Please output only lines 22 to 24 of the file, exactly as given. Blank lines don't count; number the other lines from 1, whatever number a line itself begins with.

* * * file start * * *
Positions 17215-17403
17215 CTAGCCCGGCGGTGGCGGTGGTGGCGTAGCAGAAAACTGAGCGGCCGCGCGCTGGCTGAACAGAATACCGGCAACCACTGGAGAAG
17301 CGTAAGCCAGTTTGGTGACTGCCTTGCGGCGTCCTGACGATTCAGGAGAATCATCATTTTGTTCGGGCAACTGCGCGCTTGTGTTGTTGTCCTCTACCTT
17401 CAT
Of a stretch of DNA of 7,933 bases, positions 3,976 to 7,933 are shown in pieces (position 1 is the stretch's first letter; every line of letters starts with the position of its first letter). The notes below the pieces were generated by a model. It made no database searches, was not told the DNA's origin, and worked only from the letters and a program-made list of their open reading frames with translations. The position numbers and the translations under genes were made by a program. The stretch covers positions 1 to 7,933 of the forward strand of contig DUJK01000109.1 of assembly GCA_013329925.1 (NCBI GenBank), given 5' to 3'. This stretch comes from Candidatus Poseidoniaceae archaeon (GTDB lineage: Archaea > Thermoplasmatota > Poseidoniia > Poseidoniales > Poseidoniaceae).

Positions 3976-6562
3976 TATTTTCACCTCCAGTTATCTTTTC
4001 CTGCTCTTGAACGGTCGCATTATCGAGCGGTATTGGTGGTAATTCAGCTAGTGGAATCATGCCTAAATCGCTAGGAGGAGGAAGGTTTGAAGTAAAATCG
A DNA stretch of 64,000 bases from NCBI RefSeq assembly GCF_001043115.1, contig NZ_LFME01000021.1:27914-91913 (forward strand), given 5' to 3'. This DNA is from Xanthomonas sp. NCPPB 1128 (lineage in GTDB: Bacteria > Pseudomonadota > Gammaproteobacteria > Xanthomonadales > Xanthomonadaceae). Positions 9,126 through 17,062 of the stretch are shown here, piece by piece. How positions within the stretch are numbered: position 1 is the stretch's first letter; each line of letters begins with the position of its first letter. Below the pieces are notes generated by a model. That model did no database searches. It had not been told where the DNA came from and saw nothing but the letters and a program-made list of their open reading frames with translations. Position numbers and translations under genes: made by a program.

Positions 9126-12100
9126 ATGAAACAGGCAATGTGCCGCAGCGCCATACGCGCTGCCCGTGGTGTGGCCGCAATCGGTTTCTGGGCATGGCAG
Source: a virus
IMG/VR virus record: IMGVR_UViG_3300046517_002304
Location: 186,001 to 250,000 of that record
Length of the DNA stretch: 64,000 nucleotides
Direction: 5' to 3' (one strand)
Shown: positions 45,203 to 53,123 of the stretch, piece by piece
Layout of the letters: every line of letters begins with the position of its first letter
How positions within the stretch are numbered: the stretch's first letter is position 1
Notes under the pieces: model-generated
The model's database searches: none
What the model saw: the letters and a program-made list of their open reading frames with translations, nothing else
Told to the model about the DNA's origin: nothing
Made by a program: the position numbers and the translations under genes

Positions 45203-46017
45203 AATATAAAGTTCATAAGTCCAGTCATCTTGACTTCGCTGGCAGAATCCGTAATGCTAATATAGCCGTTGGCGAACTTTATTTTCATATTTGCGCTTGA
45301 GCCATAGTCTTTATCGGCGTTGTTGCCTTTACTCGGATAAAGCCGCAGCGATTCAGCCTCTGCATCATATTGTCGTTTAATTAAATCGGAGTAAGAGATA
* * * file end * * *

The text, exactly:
What the model saw: the letters and a program-made list of their open reading frames with translations, nothing else
Told to the model about the DNA's origin: nothing
Made by a program: the position numbers and the translations under genes